That got me thinking:  if I wrote these things down in this order, is this the value I place them in my life?  Are these the primary building blocks that define me as a person?  What about being a wife?  That was like #12 on the list.  It didn’t even make the top 10.  What does that say about me?   Am I condemned to Hell because my faith didn’t top #1? What about ‘being employed’?  Am I bringing about bad financial juju because I’m content with working from home as a writer, even though I haven’t seen one cent from anything I’ve written?

Or am I over thinking?  Is the placement irrelevant so long as the ‘defining things’ made the list? Or, wait.  Here’s another question.  Do I see myself as others see me?  Would my list match my friend’s or family’s list? Better yet?  What difference does it make?  Am I defined by their list or mine?  Both?

Oh  my gosh, finding out who I am is like trying to map out a character in one of my novels…except worse.  Geez, I mean, I can create them, mold them, make them be however I want them.  I can’t do that with…

Wait.  Hold the phone. Shut the front door.  I just had a revelation.  I’m a writer.  Of course I can create me, mold me, make me however I want.  What a doofus I am.  It’s called free will, Jenny Minny.  And why do I care how I appear on anyone else’s list?  I’m not in charge of their opinions of me.  That would involve gathering an army of minions.  I don’t have the energy for that.  All that matters is my own list.  And here’s something else I learned.  It doesn’t matter where any of the ‘things’ fall on my list, because they all make me who I am, and you know what that is?  Special.  And if you disagree with me, I’ll turn you into a character in my book.  Let’s see how you like those apples.

What about you?  Do you let others define you or do you define yourself?  Do you have an army of minions I can borrow?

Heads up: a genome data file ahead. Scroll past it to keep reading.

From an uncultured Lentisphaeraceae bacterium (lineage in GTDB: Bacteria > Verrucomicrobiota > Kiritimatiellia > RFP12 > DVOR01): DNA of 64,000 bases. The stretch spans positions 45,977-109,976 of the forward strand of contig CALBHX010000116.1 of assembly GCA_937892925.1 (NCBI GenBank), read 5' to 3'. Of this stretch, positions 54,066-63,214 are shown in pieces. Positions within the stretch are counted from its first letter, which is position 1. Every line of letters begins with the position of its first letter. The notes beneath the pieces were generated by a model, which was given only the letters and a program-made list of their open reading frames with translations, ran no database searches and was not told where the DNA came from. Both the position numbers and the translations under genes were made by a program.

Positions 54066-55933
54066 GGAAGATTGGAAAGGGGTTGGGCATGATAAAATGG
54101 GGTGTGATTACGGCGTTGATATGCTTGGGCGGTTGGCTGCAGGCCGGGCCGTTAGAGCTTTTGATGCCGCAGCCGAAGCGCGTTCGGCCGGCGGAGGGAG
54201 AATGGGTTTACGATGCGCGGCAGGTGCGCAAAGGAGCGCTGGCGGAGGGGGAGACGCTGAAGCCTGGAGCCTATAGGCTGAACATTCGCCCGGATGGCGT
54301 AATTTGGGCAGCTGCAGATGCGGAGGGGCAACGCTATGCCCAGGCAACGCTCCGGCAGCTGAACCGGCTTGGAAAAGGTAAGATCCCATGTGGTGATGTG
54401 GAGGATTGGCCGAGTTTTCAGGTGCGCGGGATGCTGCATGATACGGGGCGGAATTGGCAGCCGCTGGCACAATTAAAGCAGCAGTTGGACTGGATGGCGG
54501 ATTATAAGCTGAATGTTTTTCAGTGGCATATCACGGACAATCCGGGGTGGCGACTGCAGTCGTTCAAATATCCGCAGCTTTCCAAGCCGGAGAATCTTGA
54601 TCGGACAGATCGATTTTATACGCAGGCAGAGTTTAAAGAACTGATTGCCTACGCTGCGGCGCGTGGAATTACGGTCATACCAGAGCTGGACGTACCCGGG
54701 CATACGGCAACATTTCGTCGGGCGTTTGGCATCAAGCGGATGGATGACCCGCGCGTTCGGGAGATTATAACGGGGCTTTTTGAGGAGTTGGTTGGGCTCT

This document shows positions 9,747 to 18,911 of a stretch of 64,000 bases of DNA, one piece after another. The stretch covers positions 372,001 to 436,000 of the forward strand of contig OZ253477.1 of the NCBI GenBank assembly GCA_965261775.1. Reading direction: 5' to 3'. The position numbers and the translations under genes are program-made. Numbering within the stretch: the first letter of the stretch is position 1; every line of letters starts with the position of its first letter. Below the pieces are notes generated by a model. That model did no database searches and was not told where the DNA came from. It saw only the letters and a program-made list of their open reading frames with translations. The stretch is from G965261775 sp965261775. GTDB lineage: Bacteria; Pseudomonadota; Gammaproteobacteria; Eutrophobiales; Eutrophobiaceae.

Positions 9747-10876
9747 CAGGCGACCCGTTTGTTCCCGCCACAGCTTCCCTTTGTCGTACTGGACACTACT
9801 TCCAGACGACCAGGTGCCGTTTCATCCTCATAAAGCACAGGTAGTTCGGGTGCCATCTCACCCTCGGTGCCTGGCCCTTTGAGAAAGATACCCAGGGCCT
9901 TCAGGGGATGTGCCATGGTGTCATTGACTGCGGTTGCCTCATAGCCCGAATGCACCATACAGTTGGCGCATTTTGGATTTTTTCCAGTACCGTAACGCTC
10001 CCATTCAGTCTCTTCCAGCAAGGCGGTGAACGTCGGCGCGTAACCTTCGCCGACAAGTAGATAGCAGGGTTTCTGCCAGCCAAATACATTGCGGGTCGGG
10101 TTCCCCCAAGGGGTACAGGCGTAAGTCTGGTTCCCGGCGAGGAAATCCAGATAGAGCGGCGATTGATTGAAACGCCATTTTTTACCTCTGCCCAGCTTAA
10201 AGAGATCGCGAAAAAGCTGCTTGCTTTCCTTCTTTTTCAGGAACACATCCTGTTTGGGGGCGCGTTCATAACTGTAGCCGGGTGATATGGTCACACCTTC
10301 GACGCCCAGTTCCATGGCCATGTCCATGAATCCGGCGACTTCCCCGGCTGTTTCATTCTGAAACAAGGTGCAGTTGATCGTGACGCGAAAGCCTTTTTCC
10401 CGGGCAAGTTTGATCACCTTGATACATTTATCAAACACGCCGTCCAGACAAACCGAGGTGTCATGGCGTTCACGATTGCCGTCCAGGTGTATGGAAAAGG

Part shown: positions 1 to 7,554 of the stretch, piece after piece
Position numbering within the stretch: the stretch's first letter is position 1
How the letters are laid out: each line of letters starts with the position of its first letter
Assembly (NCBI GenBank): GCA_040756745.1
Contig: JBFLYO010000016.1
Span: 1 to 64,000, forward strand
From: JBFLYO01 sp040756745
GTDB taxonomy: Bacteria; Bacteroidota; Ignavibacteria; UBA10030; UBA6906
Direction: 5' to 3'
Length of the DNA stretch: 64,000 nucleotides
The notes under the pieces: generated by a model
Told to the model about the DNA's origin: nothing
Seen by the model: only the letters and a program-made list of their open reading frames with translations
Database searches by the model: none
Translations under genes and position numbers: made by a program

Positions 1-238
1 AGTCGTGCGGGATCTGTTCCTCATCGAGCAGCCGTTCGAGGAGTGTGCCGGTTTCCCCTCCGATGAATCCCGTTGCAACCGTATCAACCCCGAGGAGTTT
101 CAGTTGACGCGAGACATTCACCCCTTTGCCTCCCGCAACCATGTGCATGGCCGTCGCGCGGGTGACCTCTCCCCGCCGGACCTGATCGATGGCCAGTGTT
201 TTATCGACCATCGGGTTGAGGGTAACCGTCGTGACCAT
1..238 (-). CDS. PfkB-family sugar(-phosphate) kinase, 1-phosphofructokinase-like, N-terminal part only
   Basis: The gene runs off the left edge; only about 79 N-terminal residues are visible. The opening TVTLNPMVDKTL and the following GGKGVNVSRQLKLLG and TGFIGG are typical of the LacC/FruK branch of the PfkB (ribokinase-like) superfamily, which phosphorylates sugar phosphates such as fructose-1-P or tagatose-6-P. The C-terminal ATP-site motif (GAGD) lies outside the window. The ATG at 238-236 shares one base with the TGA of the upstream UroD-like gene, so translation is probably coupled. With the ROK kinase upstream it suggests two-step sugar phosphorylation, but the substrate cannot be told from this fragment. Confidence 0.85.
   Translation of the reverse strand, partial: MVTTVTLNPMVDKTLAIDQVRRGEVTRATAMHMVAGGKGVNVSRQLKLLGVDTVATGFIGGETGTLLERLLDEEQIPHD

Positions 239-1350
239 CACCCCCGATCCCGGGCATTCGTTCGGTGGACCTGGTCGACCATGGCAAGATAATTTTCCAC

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Moving on – into the land of queries and synopses


Yesterday I exposed my heart and spoke about my personal bout with low self esteem, and how it can beat a person up no matter how much the person tries to stay positive.  I had so many responses, by e-mail and on my blog, and it warmed my heart to know I’d touched so many people.  Some of you opened up about your own moments of low self-esteem, others tossed out some great advice, but what struck me the most was the love and the compassion that came pouring out of every one who responded.  It hit me last night how truly blessed I am.  My words were read by 136 people yesterday.  That’s a lot for me.  Over half of those 136 responded.  My e-mail had 21 more messages this morning, thanking me for opening up my heart and letting the world see ‘me’.  I even picked up a few new followers who said they would have never heard about me if it hadn’t been for this post.  I guess whoever said ‘write what you know’ knew something about this writing business.

Today I awoke with a whole new outlook.  I’m wrapping up my short story and starting on the dreaded synopsis and query for it.  I’d rather give birth to a fourteen pound baby, but it is something I have to do.   I have 9 paperback books in front of me, all flipped to the back cover.  I’m taking notes on the blurbs, trying to decipher the code that makes the hooks work.  There is a rhythm that I found in each one, a cadence, that reads like a finely choreographed waltz of words.  It is an art, a whole different style of writing.

It’s marketing.  It’s selling the story.  It’s

writing at its best.  No pressure there, right?

I found Charlotte Dillon’s site an amazing source of information on writing queries and synopses, as well as Rachelle Gardner’s.  I’m sure I will be referring to them a lot today and tomorrow as I wrap this piece up.

Are you good at writing synopses and queries?  What’s your secret?

Struggling with self-esteem


Last night I sat on the edge of my bed and broke down in tears.  Up until then I’d been surfing the web, reading the blogs I follow, commenting where I felt I had something to say and applauding them for winning yet another blog award or getting their 1000 follower on Twitter or getting an agent or publisher for their novels.  Truly wonderful and fantastic achievements and I’m so very happy to be a part of it, knowing my writing buddies are moving forward and seeing the fruits of their labors.

So why should this make me cry?